Four major events over the next 13 trading sessions will be the key catalysts in determining whether this year’s stock-market revival gets derailed or starts rolling again after a February slump.
It all begins Tuesday, when Federal Reserve Chair Jerome Powell delivers his two-day biannual monetary policy testimony on Capitol Hill. With the S&P 500 Index coming off its best week in a month, investors will be searching for any hint on the central bank’s interest-rate hiking path.
“The market is clinging to every single positive thing Powell says,” Emily Hill, founding partner at Bowersock Capital, said. “The minute the word ‘disinflation’ left his lips in a speech earlier this year, the market soared.”
Indeed, the rally at the end of last week was spurred by Atlanta Fed chief Raphael Bostic saying the central bank could pause this summer.
After Powell, comes the February jobs report on March 10 and consumer-price index on March 14. Another hot reading on employment growth and inflation could dash any hopes that the Fed will pullback soon.
“There are such conflicting signals in the economy,” Hill said. “So you’re going to see overreactions from investors to the upcoming data.”
Then, on March 22, the Fed will give its policy decision and quarterly interest-rate projections, and Powell will hold his press conference. After that, investors should have a pretty clear idea of whether the central bank will halt its rate hikes some time in the coming months.
Investors are anxious about most of this. Forward implied volatility is back in the low 30s for the consumer-price-index day and nearing 40 for Fed rate-decision day later, meaning traders are betting on some big swings, data compiled by Citigroup show. However, a forward implied volatility reading of 26 on jobs data day indicates the market is underpricing that risk, according to Stuart Kaiser, Citigroup’s head of US equity trading strategy.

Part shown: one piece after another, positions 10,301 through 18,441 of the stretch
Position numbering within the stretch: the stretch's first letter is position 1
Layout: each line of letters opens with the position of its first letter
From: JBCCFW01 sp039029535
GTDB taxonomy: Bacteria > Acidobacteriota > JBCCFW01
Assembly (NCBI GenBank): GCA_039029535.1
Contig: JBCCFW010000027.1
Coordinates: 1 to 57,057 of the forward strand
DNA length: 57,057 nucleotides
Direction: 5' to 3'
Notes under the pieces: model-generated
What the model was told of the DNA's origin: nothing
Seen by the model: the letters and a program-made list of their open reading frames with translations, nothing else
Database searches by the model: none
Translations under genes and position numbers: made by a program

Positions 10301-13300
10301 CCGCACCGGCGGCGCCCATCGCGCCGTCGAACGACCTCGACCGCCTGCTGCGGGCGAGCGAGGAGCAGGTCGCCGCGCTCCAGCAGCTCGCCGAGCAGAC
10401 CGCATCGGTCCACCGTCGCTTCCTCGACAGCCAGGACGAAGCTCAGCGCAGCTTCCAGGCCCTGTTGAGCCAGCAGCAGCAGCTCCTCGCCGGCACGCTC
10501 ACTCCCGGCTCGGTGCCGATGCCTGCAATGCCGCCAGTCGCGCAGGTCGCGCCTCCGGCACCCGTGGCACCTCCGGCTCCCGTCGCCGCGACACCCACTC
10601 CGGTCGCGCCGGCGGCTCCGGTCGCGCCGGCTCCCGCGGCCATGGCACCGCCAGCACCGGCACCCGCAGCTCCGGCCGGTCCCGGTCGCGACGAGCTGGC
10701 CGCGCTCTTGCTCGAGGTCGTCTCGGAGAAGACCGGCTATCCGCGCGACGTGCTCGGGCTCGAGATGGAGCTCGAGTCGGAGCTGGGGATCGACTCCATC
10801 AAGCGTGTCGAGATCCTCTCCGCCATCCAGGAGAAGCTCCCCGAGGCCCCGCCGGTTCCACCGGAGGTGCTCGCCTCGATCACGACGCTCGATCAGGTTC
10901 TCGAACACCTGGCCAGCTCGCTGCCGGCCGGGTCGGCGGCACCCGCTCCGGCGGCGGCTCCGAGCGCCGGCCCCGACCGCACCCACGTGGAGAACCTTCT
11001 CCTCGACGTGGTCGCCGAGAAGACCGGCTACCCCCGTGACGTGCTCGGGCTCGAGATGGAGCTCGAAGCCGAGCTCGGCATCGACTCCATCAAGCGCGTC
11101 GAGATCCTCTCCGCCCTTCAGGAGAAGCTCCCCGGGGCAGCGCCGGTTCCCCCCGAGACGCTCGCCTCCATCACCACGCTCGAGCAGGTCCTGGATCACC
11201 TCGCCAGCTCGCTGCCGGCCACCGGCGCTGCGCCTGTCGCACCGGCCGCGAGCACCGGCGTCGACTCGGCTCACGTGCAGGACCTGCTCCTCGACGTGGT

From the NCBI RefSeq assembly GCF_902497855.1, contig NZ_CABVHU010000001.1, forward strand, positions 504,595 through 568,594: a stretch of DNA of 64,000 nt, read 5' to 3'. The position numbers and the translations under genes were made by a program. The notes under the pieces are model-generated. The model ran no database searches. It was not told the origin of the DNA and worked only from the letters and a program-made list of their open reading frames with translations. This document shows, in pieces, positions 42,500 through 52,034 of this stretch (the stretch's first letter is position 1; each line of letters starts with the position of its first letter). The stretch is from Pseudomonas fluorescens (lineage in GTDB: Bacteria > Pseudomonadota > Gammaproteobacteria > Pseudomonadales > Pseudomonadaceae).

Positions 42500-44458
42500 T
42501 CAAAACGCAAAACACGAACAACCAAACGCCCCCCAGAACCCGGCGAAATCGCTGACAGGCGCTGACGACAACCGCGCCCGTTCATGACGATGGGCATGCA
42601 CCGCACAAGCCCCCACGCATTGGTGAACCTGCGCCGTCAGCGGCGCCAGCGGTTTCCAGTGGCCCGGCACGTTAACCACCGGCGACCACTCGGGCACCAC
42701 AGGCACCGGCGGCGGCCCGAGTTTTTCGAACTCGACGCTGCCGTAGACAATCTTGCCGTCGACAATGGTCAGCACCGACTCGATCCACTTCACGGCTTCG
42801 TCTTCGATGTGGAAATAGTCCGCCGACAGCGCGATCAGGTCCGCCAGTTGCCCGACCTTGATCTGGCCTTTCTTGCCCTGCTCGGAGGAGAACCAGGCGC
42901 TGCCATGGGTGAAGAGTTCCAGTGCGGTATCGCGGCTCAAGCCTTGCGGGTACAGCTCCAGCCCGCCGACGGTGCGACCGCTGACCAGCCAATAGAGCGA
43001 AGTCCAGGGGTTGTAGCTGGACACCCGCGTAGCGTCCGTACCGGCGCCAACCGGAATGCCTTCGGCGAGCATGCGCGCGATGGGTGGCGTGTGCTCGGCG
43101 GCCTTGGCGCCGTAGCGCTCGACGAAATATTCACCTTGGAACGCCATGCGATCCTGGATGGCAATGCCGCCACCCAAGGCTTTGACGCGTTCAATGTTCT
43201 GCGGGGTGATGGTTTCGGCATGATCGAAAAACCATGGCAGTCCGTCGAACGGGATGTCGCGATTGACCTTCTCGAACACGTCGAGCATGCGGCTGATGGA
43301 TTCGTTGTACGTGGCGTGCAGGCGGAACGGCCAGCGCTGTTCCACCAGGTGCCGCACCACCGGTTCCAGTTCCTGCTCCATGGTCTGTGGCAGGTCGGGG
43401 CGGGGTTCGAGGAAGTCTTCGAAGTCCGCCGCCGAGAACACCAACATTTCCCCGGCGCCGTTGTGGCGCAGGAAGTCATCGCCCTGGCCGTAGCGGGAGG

As for the stock market itself, the prevailing sense has been calm. The S&P 500 posted a daily move of less than 0.5% in either direction for the three-trading days ending March 1, a streak of tranquility last seen in January when investors boosted their bets that the US economy may avert a recession as inflation ebbs.
Here’s what traders will be monitoring.
The Fed chair’s biannual monetary policy report to the US Senate Banking Committee on Tuesday and the House Financial Services Committee on Wednesday are likely to offer hints on the US economic outlook, specifically inflation, wage pressures and employment. Traders will also look for clues on additional steps the Fed will take to control elevated prices.
The labor market was strong in January. That’s an important driver of inflation, because wage growth can keep prices higher. And it’s a risk for stock prices because sticky inflation would prevent the Fed from pausing rate hikes. Economists predict that the February unemployment rate will come in at 3.4%, unchanged from January. Nonfarm payrolls growth is expected to drop to 215,000 after a surprising burst of 517,000 jobs a month earlier. But ultimately the data comes down to wages and whether the Fed thinks they’re slowing fast enough to drive inflation lower.
The February consumer price index reading is crucial, after it jumped to start the year. Any sign of persistent inflation could push the Fed to raise rates even higher than already expected. The forecast for February’s CPI is 6%, an improvement from January’s 6.4%. Core CPI, which strips out the volatile food and energy components and is seen as a better underlying indicator than the headline measure, is projected to rise 5.4% from February 2022 and 0.4% from a month earlier. The Fed’s inflation target, which takes in more than just the CPI reading, is 2%.
The market is pricing in a September peak in interest rates at 5.4%, nearly a percentage point above the current effective federal funds rate. Traders are preparing for the possibility of the Fed returning to jumbo rate hikes, with overnight index swaps pricing in about 31 basis points of tightening later this month.
Of course, the Fed’s forward expectations and Powell’s comments after the decision will affect market sentiment. But it’s about big misses, like inflation readings coming in much hotter than expected, that would derail the stock market’s recovery attempts, according to Michael Antonelli, market strategist at Baird.
“If the terminal rate goes from 5% to 5.5%, that will be a headwind, but it won’t crater the stock market the way it did last year,” Antonelli said in a phone interview. “Last year, we didn’t know what the worse-case scenarios was going to look like, but this year the window of potential outcomes is much narrower. And investors like that.”